From Our Book Lending Library: “Right of Way”

Did you know that MilWALKee Walks has several copies of Right of Way and There Are No Accidents? Both books educate readers about the pedestrian safety crisis and how much of what we call “accidents” are in fact preventable. Our program intern summarizes Right of Way in this blog post. If you want to borrow either book, reach out to

“There is something exceptional and new happening to the most vulnerable travelers in the United States,” states Angie Schmitt in the introduction to her book Right of Way (p. 2), and she is right. Milwaukee is not alone in facing rising pedestrian deaths; across the U.S., pedestrian deaths rose by 50% between 2009 and 2019 (p. 6). This trend is likely a result of many factors: infrastructure that is not designed for pedestrians, vehicles on the road becoming bigger and consequently more dangerous, a lack of enforcement of the rights of pedestrians. All of these contribute to a national public health crisis in the United States, at a time when even our most comparable peer countries are reducing traffic fatalities.

Right of Way, published in 2020, highlights the necessity of MilWALKee Walks’ work. The stories that open each chapter come from states as geographically diverse as Georgia, Indiana, and Oregon. The people in these stories are parents, children, friends, neighbors. They’re the kind of people that we see every day here in Milwaukee. They’re the stories of infants like Saa’mir Williams, killed on a Philadelphia road in 2013 along with his mother and two of his siblings, and grandparents like Ignacio Duarte-Rodriguez, killed in Phoenix on a road where the closest signaled crossing was almost a mile away. Schmitt’s structuring of her chapters this way, sharing stories from many different places that nevertheless echo one another, proves that this is bigger than any one city.

That said, national problems can still have local solutions. Chapter 6 opens with the story of Whitney Stump, who upon being ignored repeatedly by the city of Muncie, Indiana when he requested a crosswalk at an intersection near his home, simply painted one himself (p. 99). He’s not the only one to do so – Schmitt references several other individuals or small groups who take pedestrian safety in their community into their own hands, such as a group of grieving parents in New York City who launched the organization Families for Safe Streets (p. 163). And that work extends beyond the stories Schmitt tells. Here in Milwaukee, residents have been actively engaged in making change through joining Crosswalk Actions, participating in programs like Paint the Pavement and Active Streets, getting involved with organizations like the Coalition for Safe Driving MKE, creating plazas, organizing walk audits, and advocating for safer road designs.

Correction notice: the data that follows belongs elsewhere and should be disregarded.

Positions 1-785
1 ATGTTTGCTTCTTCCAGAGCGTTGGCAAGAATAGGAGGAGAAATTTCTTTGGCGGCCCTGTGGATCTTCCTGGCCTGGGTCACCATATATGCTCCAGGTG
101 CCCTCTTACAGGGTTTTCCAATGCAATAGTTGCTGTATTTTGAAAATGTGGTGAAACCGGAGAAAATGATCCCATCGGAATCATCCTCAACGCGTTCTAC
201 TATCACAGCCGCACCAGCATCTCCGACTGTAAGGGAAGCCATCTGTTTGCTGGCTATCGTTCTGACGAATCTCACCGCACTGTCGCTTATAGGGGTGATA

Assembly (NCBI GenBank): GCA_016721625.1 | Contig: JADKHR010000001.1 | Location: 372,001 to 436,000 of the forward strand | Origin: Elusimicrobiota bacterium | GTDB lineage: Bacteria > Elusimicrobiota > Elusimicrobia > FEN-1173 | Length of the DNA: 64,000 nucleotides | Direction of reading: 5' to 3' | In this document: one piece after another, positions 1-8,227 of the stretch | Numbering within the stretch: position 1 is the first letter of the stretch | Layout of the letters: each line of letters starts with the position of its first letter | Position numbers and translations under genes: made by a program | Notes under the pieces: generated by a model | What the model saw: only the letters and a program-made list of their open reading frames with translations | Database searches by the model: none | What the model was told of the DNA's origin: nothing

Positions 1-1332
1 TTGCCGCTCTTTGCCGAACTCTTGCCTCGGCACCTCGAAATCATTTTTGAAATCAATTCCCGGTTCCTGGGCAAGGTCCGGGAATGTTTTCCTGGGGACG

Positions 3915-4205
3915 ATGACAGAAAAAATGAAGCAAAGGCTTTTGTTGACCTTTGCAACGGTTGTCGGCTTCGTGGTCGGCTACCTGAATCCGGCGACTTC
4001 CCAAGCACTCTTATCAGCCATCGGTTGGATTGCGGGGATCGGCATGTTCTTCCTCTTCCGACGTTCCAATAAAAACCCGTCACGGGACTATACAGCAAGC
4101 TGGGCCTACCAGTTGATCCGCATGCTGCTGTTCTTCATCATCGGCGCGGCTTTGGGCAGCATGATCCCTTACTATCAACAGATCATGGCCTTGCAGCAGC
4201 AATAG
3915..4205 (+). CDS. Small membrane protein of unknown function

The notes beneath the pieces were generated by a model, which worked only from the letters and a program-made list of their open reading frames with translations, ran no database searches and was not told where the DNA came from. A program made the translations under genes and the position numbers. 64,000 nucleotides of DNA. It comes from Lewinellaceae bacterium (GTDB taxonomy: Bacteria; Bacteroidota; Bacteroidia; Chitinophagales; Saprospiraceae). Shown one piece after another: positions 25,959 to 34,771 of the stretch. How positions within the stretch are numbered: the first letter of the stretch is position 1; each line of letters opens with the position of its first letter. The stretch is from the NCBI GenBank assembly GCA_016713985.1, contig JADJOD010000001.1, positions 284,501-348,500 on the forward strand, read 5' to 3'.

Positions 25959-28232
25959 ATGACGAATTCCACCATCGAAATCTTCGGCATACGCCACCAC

This kind of local activism is powerful. Pedestrian deaths are a national epidemic, but at the same time, they’re a localized problem. Many problems that appear big and nationwide can be changed on local scales, and that change adds up. Researchers in St. Paul conducted an experiment by posting signs along roads showing both the current and record-high rates of pedestrians yielding to drivers. Following the posting of the signs, yielding rates went up from 44% to 72%. Whitney Stump and others quietly paint their own crosswalks, and pedestrian safety becomes a citywide conversation. MilWALKee Walks hosts a Crosswalk Action, and families learn about their rights as pedestrians while going to local events.

Right of Way links all these local stories and actions together to paint a bigger picture of pedestrian safety in the United States. Schmitt shows both the existence of a problem, and the work that individuals, families, and communities are doing to combat it. MilWALKee Walks is one piece of a larger movement, and it’s a movement that’s growing.

Want to read Right of Way? MilWALKee Walks has a lending library with several copies of Right of Way and Jesse Singer’s There Are No Accidents. Contact if you would like to borrow our copies.

Want to get more involved in pedestrian advocacy? Volunteer with MilWALKee Walks at a Crosswalk Action! Click here to signup or check out our events schedule.